The news doesn’t appear to be getting better.  Last Friday afternoon I co-hosted a radio show at the Twin Falls County Fair.  Alongside Twin Falls County Republican Party Chairman Steve Millington.  These shows are usually light hearted meet and greets with state and local GOP office holders and candidates.  Our first guest was the Speaker of the Idaho House of Representatives.  Scott Bedke opened the show by telling us he had just returned from a meeting in Idaho Falls about the ongoing drought.

We need snow this winter.  We need a lot of snow this winter.  Last winter we had a fairly average snowpack.  Then things went sideways in spring.  It rarely rained.  This coming winter we need a lot of snow and we need some rain in spring.  Without it…

The Speaker is considered the foremost expert on water issues in the legislature.  It’s also a personal concern as he has ranch holdings dependent on irrigation.  Critics would argue with me but they’re the same people who would complain about Mr. Bedke if he cured cancer.

Friday, he didn’t use any words such as “existential crisis” but I get the idea if we don’t soon see some relief, things are going to get rough.  The megadrought we’re experiencing has had a few pauses but is well over two decades old.  A few weeks ago I read where the duration of these historical dry periods is 20 to 30 years.  A friend of mine is a scientist and recently retired.  He has in the past shared with me there have even been a few western droughts that lasted 200 years.  Those are exceedingly uncommon.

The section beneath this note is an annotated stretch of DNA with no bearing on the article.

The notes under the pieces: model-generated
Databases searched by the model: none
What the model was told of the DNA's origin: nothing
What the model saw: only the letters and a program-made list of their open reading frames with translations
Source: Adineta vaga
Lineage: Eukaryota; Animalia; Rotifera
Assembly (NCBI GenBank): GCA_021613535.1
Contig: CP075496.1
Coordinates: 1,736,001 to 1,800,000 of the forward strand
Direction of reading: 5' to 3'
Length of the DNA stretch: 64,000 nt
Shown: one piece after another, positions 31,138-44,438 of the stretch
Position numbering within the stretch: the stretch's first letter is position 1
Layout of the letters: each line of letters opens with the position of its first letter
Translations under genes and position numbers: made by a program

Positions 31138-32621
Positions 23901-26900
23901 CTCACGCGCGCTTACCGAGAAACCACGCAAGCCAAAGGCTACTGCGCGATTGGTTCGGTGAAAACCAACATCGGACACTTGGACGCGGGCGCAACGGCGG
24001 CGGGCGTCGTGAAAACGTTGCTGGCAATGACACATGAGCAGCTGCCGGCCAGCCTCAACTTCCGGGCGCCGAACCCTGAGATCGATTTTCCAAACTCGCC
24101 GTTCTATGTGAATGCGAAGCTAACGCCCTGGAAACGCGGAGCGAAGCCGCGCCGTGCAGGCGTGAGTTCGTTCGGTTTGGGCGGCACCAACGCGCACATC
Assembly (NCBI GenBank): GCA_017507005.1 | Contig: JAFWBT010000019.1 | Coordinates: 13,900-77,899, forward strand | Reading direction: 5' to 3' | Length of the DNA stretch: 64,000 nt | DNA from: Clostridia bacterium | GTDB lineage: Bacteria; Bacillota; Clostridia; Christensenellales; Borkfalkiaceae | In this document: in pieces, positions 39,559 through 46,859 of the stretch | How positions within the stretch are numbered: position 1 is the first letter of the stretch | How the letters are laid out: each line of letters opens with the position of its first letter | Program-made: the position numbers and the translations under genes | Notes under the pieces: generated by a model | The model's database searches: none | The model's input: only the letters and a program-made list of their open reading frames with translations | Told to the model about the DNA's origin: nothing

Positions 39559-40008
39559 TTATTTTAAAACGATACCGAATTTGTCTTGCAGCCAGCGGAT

At the moment, I would suggest farmers, ranchers and the people of Idaho are willing to listen to a lot of ideas.

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Stacker ranked the most expensive climate disasters by the billions since 1980 by the total cost of all damages, adjusted for inflation, based on 2021 data from the National Oceanic and Atmospheric Administration (NOAA). The list starts with Hurricane Sally, which caused $7.3 billion in damages in 2020, and ends with a devastating 2005 hurricane that caused $170 billion in damage and killed at least 1,833 people. Keep reading to discover the 50 of the most expensive climate disasters in recent decades in the U.S.

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